Books

Book 527: Tell No One – Harlan Coben

Since the last two Harlan Coban novels I read I’ve wanted to read this one, but I’ve just been lazy. This has been sitting on my shelf since April 2016, which isn’t too bad for me. I picked up a copy of this after Cathy at 746 Books mentioned it was her favorite when I read my first two Coben books. I was not disappointed.

These types of books, like many romances and many mysteries, are a dual edged sword for me. When I read them they are wonderful page turners full of action and adventure, but 7-10 days later most, if not all, of the details fade away into oblivion. This isn’t a bad thing, but it’s also not a great thing especially if you’re looking for a bit of disposable entertainment.

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Books

Book 421: The Magicians (The Magicians #1) – Lev Grossman

Grossman, Lev - The Magicians (The Magicians #1)This book very strongly reminded me of the opening lines of MTV’s Real World: “what happens when people stop being polite…and start getting real.” This book is Harry Potter and the Chronicles of Narnia without the young adult editing. It is the harsh realities of being a late-teens/early twenties magician.The sex, death, drugs, cursing and general frivolity of that time of life are all over this book.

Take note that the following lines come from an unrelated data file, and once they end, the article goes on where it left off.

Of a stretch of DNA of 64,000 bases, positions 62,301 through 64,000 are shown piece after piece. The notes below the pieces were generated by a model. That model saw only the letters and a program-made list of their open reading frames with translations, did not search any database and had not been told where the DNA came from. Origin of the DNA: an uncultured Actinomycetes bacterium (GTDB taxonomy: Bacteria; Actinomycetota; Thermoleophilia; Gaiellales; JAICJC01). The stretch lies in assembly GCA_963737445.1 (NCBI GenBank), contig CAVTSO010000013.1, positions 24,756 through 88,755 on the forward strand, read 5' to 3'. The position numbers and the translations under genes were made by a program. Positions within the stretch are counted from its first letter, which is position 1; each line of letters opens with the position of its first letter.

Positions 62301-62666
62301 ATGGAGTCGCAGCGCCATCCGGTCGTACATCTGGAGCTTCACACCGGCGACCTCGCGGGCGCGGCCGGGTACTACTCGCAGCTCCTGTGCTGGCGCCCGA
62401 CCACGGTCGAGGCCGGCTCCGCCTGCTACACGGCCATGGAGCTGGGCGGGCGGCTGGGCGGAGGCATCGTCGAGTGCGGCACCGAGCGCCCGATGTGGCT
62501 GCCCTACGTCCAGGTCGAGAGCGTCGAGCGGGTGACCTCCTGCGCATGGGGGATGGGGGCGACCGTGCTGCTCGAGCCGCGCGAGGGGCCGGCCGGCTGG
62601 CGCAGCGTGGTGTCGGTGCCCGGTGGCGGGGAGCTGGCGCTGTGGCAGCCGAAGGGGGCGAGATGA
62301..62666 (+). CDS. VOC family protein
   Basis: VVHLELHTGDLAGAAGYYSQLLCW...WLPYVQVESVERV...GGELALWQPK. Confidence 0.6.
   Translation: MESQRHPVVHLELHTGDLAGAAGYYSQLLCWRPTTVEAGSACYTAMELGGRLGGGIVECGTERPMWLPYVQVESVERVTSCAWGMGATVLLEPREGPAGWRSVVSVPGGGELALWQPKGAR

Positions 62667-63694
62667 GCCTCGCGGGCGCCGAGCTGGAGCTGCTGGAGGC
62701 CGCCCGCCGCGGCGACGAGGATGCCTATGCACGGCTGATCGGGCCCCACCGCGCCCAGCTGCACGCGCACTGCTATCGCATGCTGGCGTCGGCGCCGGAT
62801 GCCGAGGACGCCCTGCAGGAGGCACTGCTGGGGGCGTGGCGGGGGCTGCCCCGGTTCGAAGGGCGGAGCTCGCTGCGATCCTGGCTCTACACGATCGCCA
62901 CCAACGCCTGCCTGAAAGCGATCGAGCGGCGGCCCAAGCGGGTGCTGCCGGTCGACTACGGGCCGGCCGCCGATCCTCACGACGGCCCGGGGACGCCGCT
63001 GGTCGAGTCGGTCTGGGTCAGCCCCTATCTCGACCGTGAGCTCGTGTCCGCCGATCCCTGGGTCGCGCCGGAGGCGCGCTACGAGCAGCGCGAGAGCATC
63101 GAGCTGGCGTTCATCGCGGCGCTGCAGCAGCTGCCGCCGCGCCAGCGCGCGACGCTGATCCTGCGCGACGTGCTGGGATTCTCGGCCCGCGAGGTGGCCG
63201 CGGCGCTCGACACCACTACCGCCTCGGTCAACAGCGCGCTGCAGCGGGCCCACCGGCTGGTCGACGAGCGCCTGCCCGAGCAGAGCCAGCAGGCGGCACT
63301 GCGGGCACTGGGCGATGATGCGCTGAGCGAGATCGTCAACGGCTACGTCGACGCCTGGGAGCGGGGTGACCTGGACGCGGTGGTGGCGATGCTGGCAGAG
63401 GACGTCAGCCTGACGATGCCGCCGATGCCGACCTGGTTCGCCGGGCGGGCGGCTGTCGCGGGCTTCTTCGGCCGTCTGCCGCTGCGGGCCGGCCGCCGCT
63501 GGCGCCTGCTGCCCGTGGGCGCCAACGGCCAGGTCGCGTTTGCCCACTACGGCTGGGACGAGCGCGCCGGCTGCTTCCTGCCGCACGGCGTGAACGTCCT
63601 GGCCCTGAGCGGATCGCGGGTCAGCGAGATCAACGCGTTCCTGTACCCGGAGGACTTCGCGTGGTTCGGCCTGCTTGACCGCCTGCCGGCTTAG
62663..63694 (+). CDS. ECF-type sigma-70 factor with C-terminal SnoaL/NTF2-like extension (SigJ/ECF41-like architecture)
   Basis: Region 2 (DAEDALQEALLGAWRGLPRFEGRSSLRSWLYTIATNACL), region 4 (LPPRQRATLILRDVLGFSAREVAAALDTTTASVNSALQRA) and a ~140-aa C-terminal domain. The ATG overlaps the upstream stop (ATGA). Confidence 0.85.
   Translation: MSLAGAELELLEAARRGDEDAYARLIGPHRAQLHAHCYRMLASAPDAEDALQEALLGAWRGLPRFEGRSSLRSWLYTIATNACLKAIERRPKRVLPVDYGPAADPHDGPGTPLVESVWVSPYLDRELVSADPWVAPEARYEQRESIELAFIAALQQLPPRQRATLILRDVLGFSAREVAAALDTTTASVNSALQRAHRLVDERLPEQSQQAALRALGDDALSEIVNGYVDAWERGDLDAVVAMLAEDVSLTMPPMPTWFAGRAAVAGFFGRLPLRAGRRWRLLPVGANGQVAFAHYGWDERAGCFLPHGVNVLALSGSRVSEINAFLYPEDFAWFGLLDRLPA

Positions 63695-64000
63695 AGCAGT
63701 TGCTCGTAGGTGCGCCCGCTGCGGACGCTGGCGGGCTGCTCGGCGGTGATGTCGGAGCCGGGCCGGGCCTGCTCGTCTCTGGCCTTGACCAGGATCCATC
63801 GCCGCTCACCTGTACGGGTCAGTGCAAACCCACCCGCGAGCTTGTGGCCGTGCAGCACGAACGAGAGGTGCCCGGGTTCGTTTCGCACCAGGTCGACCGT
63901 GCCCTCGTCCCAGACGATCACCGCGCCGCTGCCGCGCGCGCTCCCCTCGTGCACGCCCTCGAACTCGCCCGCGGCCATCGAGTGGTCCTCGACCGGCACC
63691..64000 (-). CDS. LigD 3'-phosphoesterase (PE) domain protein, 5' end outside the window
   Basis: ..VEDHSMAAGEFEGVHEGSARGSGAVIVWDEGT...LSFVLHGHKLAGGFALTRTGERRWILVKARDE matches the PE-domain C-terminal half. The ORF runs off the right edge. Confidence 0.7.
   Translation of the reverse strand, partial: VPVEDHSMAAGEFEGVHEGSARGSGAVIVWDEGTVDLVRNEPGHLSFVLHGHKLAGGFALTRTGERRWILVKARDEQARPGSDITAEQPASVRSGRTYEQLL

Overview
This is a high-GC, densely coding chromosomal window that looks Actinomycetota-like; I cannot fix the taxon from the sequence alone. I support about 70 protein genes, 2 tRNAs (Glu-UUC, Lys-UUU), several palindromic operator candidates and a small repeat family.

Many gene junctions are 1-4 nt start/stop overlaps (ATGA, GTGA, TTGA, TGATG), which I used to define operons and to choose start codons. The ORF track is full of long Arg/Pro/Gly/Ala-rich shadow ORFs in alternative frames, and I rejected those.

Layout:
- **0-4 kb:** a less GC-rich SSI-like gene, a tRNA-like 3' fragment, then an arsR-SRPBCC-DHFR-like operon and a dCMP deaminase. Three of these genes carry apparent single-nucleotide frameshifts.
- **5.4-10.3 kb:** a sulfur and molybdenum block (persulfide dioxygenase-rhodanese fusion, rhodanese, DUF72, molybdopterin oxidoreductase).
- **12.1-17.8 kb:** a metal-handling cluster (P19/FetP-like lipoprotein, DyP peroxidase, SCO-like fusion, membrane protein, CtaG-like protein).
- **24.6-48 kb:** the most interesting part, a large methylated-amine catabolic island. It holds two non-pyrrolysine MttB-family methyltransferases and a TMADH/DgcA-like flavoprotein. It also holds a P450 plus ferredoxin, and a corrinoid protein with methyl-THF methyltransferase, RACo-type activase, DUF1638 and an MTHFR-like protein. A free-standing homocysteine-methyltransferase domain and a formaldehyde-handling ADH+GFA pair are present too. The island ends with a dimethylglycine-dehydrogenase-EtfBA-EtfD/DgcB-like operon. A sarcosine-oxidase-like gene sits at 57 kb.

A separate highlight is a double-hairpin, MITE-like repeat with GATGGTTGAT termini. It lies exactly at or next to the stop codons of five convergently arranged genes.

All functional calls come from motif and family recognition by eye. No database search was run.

I of course planned to read this book but never got around to it, but then all of a sudden SyFy is making a series (IMDB link) and I had to move it forward! Thankfully I was able to get a copy from the library after a couple of weeks, now I just need the next two to come in on my Kindle and I’ll be all set to go!

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Books, The Classics Club

Book 368: Anthem – Ayn Rand

Rand, Ayn - AnthemGoing into Ayn Rand’s Anthem I had very little “real” knowledge of her, her writing or her politics. Everything I know about her is word-of-mouth and I’m sure exaggeration. I have no plans to change that. If I write something incredibly wrong please someone point it out, I’m just writing about my response to this story as a piece of literary fiction. And that response is wow.

I’m not sure why Rand’s masterpieces Atlas Shrugged and The Fountainhead get all the credit when this is a big piece of work in such a tiny package. I mean Rand was writing about post-apocalyptic dystopias before it was cool. She was contemporaries with Huxley and their bleak views  really must’ve inspired modern-day writers or maybe I’m just seeing connections where I want to see them. Either way, I would be shocked to find that the likes of Atwood, Collins and Orwell to name a few hadn’t read this work.

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